Cloud cover amplifies ALAN far away from urbanized areas. Because of the higher frequency of overcast sky nights, exposure effects may be stronger both at high latitudes and across a large fraction of the intertropical zone, although at different times of the year. Intertropical biomes host the largest fraction of global biodiversity. Although currently they are not the most exposed to ALAN, their human populations are growing, and urbanized areas and road networks are expanding. Hence, ALAN could have strong ecological consequences, with cloud cover as an aggravating factor.

Perspectives

Knowledge gaps currently limit our ability to predict the effects of ALAN in different biomes. Therefore, it will be important to start investigating the consequences of this novel environmental factor across the globe, in order to develop a relevant theoretical framework.
Address UMR 5023, Université de Lyon, Écologie des Hydrosystèmes Naturels et Anthropisés, Université Lyon 1, ENTPE, Villeurbanne, France; jean.secondi ( at ) univ-angers.fr
Corporate Author Thesis
Publisher (down) Wiley Place of Publication Editor
Language English Summary Language English Original Title
Series Editor Series Title Abbreviated Series Title
Series Volume Series Issue Edition
ISSN 1466-822X ISBN Medium
Area Expedition Conference
Notes Approved no
Call Number IDA @ john @ Serial 3309
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Author Larsson, M.; Göthberg, A.; Milberg, P.
Title Night, light and flight: light attraction in Trichoptera Type Journal Article
Year 2020 Publication Insect Conservation and Diversity Abbreviated Journal Insect Conserv Divers
Volume 13 Issue 3 Pages 296-302
Keywords Animals; artificial light; biodiversity; insects; light attraction; Trichoptera
Abstract Artificial light is an important and necessary part of urban environments, but light can have substantial direct and indirect effects on populations of various organisms. Urban areas are often situated close to water and thus organisms dependent on water could be especially vulnerable. Trichoptera is one of the most abundant insect orders in freshwater, but its attraction to light has not been analysed in detail. We contrasted catches in light traps and passive traps at three locations in Sweden. The results showed that artificial light can affect Trichoptera populations. Attraction to light varied between Trichoptera species and females were more attracted than males. Day‐, evening‐ and especially night‐active species were all attracted to light. Light catches of day‐ and evening‐active Trichoptera could partly be a consequence of atypical flight activity, i.e. they are deceived to take flight when a lamp is lit during night. In all, artificial light can alter Trichoptera populations, sex ratios and species composition. This impact should be considered when erecting and managing light sources near waterways.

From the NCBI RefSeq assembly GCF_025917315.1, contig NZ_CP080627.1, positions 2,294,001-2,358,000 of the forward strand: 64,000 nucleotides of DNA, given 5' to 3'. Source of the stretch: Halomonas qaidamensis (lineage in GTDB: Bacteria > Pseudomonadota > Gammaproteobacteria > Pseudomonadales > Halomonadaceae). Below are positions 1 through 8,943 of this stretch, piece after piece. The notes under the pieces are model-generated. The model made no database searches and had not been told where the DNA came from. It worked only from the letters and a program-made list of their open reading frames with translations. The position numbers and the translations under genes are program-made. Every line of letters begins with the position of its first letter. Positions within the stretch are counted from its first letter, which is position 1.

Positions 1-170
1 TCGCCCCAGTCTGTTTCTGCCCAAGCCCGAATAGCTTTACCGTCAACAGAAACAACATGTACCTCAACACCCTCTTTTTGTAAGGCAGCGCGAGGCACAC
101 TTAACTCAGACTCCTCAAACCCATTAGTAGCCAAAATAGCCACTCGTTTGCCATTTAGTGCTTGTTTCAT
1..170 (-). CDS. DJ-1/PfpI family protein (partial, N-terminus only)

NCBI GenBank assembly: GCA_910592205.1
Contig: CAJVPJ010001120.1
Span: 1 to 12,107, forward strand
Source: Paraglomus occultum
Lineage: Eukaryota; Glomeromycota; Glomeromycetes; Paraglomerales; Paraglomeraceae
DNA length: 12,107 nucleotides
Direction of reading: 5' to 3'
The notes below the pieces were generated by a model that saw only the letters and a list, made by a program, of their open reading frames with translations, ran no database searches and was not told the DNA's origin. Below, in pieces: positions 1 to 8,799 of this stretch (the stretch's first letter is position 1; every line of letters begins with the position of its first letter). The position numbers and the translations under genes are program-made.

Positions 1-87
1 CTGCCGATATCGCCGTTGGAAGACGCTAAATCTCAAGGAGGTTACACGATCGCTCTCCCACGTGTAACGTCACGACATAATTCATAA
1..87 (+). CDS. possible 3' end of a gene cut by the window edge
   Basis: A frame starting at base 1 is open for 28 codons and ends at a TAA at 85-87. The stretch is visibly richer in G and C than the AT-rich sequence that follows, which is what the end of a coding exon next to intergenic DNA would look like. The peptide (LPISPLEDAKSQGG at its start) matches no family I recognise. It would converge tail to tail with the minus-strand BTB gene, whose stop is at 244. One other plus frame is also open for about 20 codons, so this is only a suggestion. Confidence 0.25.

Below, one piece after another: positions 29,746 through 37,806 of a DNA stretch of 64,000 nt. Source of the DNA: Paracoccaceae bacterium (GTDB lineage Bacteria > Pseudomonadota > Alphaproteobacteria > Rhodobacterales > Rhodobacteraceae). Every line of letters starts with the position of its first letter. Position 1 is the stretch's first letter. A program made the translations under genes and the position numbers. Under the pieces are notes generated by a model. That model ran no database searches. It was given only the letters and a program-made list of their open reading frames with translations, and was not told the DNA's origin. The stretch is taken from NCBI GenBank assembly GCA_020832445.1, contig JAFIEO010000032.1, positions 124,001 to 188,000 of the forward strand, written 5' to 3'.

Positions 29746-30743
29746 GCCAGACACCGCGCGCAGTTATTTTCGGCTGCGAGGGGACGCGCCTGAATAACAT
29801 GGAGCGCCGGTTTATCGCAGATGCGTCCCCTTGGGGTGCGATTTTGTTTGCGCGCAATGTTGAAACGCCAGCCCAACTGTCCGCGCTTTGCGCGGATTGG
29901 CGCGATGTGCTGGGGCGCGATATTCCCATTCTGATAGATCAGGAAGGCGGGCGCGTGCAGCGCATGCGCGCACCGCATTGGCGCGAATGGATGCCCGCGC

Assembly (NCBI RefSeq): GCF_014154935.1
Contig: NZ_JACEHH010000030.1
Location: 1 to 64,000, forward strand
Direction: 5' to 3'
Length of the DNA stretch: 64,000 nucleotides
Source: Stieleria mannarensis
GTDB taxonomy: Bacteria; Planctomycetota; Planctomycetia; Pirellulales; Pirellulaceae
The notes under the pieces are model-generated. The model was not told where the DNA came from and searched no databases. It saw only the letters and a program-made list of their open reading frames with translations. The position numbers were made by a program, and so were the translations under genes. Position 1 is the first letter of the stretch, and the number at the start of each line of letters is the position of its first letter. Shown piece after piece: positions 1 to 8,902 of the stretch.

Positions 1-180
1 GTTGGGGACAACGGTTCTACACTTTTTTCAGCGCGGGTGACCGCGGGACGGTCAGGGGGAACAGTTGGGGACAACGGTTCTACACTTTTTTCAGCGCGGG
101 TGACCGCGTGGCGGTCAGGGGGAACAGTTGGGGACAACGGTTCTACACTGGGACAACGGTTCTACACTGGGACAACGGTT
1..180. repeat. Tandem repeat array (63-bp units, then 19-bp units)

Address IFM Biology, Conservation Ecology Group, Linköping University, Linköping, Sweden; permi ( at ) ifm.liu.se
Corporate Author Thesis
Publisher (down) Wiley Place of Publication Editor
Language English Summary Language English Original Title
Series Editor Series Title Abbreviated Series Title
Series Volume Series Issue Edition
ISSN 1752-458X ISBN Medium
Area Expedition Conference
Notes Approved no
Call Number IDA @ john @ Serial 3391
Permanent link to this record